|Publication number||US4348623 A|
|Application number||US 06/165,989|
|Publication date||Sep 7, 1982|
|Filing date||Jul 7, 1980|
|Priority date||Jul 10, 1979|
|Also published as||DE3071362D1, EP0022372A1, EP0022372B1|
|Publication number||06165989, 165989, US 4348623 A, US 4348623A, US-A-4348623, US4348623 A, US4348623A|
|Inventors||Kengo Kobayashi, Hajimu Inaba, Shinsuke Sakakibara|
|Original Assignee||Fujitsu Fanuc Limited|
|Export Citation||BiBTeX, EndNote, RefMan|
|Patent Citations (10), Referenced by (35), Classifications (16), Legal Events (1)|
|External Links: USPTO, USPTO Assignment, Espacenet|
This invention relates to a numerical control system, and more particularly to a numerical control system which enables both a machine tool and a robot to be controlled by a single numerical control device.
Numerical control systems often comprise a numerical control device, a machine tool, which is controlled by the numerical control device so as to machine a workpiece, and a robot for mounting workpieces on the machine tool and demounting the workpieces from the machine tool, for exchanging tools, for cleaning scraps produced by the machining operation, and for various other tasks. Ordinarily, such numerical control systems are separate, with a robot control device exclusively for controlling the robot. The robot control device causes the robot to execute the above tasks by controlling the vertical movement of the robot arm, the swinging motion of the arm to the left and right, the rotation of a wrist, the shaking of a hand mechanism, the opening and closing of fingers provided on the hand mechanism, and the like. The robot control device also controls editing, such as the deletion and correction of robot command data, as well as the teaching of robot command data. The device is therefore composed of large quantities of hardware such as a processing circuit, a memory and a pulse distributing circuit, which raise the cost of the device and, hence, the cost of the overall system. This has impeded the wider use of robot systems.
It should be noted, however, that the hardware, such as the processing circuit, memory and pulse distributing circuit, which is necessary for a robot control device is almost entirely incorporated in the conventional numerical control devices. Thus, it should be possible to greatly reduce the cost of an overall system if a numerical control device could be furnished with the function of the robot control device by the addition of a minimum amount of necessary hardware.
Accordingly, it is an object of the present invention to eliminate a separate robot control device from a numerical control system by supplementing a numerical control device with the hardware necessary for controlling a robot.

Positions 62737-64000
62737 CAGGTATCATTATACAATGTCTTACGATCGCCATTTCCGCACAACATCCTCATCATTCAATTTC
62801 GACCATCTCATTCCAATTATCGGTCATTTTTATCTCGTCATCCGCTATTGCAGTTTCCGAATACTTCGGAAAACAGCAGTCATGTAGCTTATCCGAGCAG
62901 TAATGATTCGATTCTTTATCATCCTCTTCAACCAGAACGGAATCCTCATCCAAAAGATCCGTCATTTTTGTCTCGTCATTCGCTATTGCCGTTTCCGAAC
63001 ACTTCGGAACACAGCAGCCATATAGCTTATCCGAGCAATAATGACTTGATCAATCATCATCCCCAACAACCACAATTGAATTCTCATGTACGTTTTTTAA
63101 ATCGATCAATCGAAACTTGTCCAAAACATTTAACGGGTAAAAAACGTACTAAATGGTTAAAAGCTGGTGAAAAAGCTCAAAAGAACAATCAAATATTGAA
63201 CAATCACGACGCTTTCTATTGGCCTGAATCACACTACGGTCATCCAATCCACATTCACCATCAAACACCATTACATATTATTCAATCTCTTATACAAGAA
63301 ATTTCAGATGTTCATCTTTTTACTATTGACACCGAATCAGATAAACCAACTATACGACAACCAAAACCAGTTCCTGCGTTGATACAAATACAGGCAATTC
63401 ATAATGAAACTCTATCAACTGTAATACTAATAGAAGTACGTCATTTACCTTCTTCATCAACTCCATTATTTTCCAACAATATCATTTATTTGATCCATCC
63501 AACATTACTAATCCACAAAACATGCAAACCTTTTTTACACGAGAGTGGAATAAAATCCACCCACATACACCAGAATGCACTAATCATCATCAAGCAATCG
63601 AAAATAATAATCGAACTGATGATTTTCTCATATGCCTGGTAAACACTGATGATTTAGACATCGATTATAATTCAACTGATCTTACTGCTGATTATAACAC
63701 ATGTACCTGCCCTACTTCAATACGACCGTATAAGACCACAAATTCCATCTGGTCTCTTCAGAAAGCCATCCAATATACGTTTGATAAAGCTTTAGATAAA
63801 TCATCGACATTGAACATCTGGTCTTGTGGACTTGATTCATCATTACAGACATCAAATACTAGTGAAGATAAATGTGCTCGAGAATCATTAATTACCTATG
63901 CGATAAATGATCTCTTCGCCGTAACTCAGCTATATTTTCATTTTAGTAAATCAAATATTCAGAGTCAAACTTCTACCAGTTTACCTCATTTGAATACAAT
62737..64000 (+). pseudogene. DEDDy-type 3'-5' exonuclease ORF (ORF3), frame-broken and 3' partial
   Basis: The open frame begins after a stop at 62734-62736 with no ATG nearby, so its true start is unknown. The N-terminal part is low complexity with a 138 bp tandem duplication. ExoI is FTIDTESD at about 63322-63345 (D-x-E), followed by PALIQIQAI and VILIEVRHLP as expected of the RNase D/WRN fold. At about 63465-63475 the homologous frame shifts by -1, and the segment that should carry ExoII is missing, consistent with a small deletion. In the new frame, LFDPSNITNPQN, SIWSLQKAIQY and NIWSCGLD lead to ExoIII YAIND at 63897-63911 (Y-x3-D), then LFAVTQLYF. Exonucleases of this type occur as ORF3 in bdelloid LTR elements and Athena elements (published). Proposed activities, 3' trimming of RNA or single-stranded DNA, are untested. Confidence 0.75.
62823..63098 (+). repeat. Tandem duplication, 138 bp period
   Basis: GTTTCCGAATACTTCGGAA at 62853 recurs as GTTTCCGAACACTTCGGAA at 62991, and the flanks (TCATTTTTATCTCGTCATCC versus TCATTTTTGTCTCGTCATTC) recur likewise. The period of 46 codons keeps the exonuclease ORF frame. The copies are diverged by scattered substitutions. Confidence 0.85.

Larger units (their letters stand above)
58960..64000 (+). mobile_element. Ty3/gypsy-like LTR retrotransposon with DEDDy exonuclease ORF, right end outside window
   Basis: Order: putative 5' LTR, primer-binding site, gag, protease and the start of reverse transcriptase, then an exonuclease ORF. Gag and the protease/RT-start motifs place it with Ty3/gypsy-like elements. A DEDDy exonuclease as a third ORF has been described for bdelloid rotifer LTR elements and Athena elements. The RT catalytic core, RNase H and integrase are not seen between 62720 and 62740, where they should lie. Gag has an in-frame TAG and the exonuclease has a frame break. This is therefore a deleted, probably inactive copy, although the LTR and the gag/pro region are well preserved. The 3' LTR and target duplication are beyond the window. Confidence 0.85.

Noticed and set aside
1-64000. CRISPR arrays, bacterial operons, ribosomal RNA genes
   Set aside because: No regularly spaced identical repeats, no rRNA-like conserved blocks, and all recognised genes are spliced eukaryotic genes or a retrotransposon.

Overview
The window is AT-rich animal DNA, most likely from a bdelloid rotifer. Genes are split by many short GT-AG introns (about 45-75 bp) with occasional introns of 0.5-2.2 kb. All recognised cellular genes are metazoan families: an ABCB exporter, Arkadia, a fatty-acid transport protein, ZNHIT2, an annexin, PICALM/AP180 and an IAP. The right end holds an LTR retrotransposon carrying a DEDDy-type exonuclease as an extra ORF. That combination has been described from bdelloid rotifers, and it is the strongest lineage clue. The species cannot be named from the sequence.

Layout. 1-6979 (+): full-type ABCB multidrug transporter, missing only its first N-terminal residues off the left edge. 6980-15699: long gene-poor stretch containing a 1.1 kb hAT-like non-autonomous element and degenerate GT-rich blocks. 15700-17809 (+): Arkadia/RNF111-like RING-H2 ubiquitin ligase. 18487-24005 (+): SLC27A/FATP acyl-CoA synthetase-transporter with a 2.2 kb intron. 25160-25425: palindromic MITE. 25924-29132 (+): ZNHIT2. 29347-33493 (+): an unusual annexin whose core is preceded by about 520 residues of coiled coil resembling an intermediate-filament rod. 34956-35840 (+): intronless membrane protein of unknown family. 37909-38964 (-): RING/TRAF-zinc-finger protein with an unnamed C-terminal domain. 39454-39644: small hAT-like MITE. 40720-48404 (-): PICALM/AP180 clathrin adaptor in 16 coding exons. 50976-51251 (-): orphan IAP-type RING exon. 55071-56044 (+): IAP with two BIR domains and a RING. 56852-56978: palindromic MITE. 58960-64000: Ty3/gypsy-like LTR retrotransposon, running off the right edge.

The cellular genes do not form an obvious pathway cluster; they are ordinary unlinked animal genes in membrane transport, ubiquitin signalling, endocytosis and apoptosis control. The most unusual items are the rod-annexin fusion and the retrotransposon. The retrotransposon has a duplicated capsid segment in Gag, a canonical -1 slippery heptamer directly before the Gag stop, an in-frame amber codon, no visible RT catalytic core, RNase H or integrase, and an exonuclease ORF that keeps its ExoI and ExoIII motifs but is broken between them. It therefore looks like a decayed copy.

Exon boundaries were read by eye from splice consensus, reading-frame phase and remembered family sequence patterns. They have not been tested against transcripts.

It is another object of the present invention to make common use of a single pulse distributing circuit in the control of both a robot and a machine tool so as to greatly reduce the cost of the overall system.
It is still another object of the present invention to provide a numerical control system which is capable of so-called playback control, wherein a numerical control device is connected to a teaching control panel and to heavy current circuitry which administers the transfer of data between a robot and the numerical control device. The robot command data from the teaching control panel is stored in the data memory of the numerical control device, the robot command data being read out successively from the data memory and applied to the robot through the heavy current circuitry so that the robot is caused to perform various tasks such as the loading and unloading of workpieces.
It is a further object of the present invention to provide a numerical control system in which machining data, for the control of a machine tool, and robot command data, which have been input separately in a numerical control device, are edited into a single set of combined data on the basis of which the machine tool and robot are controlled, the edited data being stored in a non-volatile external storage medium such as a magnetic bubble memory.
In accordance with one feature of the invention, transfer of the the edited data to the external storage medium for the purpose of storing the data permits the execution of identical machining and robot tasks at a later date merely by transferring the command data from the external storage medium back to the data memory of the numerical control device, whereby it is possible to eliminate the teaching of the robot and other such operations at the later date.
Other features and advantages of the invention will be apparent from the following description taken in conjunction with the accompanying drawings.
FIG. 1 is an overall view of a numerical control system in accordance with the present invention;
FIG. 2 is a simplified view of the surface of a teaching control panel;
FIG. 3 is a block wiring diagram of the numerical control system;